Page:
Canadian Paizonians - Have You Voted?


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Scribbling Rambler wrote:
I doubt that Rae is likely to take over the Liberal leadership. His immediate discussion of coalition right after the election results p.o.ed a lot of the caucus. Also, the Libs have historically alternated between Francophone and Anglophone leaders. If only there were another Trudeau waiting in the wings.... ;)

I think if he has any sense he will wait one more leader cycle. He doesn't seem to have the same charisma that his father had so I don't think he can rebuild the Liberal party all on his own. Once the party has returned to relevance, maybe in 10 years, then he should run for the leadership. His dad was a cabinet minister before he ever became PM. And he's still young - 40. He's got plenty of time.

Scribbling Rambler wrote:
To me, the most interesting things to come out of this election are the election of a Green MP, and the obliteration of the Bloc. I believe that the Liberals will rebuild and come back, but I think Quebec has finally given up on the Bloc Quebecois, and that while parties may have regional strongholds, they will now be thinking nationally again.

As an anglophone living in Quebec, I certainly hope the Bloc is done. But I'll wait to see who they trot out as the new leader first. The NDP is having a rough start, especially with some of their new MPs. If "Vegas" forged signatures to get on the ballot, for example, the Bloc may have something to grasp onto when they attempt a "resurgence".

Greg

Grand Lodge

GregH wrote:
Scribbling Rambler wrote:
If only there were another Trudeau waiting in the wings.... ;)

I think if he has any sense he will wait one more leader cycle. He doesn't seem to have the same charisma that his father had so I don't think he can rebuild the Liberal party all on his own. Once the party has returned to relevance, maybe in 10 years, then he should run for the leadership. His dad was a cabinet minister before he ever became PM. And he's still young - 40. He's got plenty of time.

I agree that waiting for another time would be ideal - but there may be a lot of wilderness between now & then.

If he's 40 now, then he would be 44 when the next election comes up (assuming the C's keep their promise of scheduled elections). Pierre first became PM at 49.

And while he may not yet have the charisma of his father, I don't know of anyone else in the Libs who does either. And I think that the last couple of leaders have shown how necessary it is to have someone at the top who can grab the imagination, at least a bit.


Scribbling Rambler wrote:
Jeremy Mac Donald wrote:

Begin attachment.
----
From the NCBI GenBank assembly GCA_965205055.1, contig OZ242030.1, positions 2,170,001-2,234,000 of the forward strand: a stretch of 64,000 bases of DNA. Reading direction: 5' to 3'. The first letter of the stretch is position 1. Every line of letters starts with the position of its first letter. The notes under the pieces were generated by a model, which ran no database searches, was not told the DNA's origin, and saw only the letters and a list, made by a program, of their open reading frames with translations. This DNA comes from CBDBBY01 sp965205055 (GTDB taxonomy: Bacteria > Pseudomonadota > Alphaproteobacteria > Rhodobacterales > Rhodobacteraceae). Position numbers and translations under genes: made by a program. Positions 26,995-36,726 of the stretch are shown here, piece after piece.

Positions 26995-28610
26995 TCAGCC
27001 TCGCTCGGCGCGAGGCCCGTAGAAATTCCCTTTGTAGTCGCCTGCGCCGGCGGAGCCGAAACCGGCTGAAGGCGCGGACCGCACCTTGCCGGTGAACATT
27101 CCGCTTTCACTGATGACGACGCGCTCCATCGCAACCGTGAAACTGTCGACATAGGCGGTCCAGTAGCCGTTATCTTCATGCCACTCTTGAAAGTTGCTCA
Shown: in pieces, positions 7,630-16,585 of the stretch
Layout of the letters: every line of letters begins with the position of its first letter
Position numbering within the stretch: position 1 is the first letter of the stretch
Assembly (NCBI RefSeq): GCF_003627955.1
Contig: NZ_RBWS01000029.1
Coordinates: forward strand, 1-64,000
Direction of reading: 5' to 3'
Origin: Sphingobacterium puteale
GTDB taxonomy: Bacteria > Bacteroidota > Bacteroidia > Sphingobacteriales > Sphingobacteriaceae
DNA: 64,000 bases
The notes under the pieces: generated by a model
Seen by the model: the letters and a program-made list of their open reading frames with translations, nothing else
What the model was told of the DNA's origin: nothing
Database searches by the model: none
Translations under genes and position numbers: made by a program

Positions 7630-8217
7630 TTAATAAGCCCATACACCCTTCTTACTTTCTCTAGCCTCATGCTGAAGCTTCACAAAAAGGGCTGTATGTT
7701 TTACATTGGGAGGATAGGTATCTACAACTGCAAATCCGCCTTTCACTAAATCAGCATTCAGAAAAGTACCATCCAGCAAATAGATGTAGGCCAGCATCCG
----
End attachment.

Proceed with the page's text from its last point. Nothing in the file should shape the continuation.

While I'm no Conservative fan this is not why the Conservatives have full war chests and the other parties do not. Individuals are capped at $5000 max donation and businesses are capped at a measly $1000. The Conservatives have full war chests because they have been better at getting to their grass root supporters and getting those grass roots to donate. The Conservatives are masters of getting their supporters to all chip in $20 or $50 bucks and doing that on a large enough scale to make it matter - this is a legacy of the Reform party which was nearly completely funded in this manner.

Yes, but I also think that more of the people who can afford to throw in that max $5000 are likely to be voting Conservative.

Possibly but the average Conservative contribution is around $100, its the fact that they can get 10,000s of these $100 dollar contributions that is the real strength of their parties funding machine. Its this area that the other parties need to improve on.


Scribbling Rambler wrote:
I don't think that a system which eliminated candidates in a "pre-election" would have the effect people here are hoping. For example, if a 3rd place Liberal candidate were eliminated, leaving only a Conservative and a New Democrat, I doubt that the New Democrat would grab most of the Liberal supporters. I think the actual result would be an even lower national voter turn-out.

It rather depends on the strength of ´anybody but Harper´ (or whoever leads Conservatives next election) sentiment, but almost certainly there wouldn´t be 100% vote ´conversion´... Then again, the Greens could also be included in any such arrangement.

I´m saying this anecdotally from my own not-so-rigorous perusal of the vote totals in different ridings, but I would say that the Liberals would almost certainly gain more seats than NDP in such a ´pre-election´ scenario (using the most recent election numbers), so if Liberals (party/supporters) have a problem with such a scheme it´s further evidence that their own prejudices prevent them from rationally pursuing power. Election/government alliances with the Conservatives actually probably make as much rational sense from the perspective of many Liberal LEADERS IMHO, but that´s probably off the cards because it would likely lead to a melt-down of their party vis-a-vis their base...

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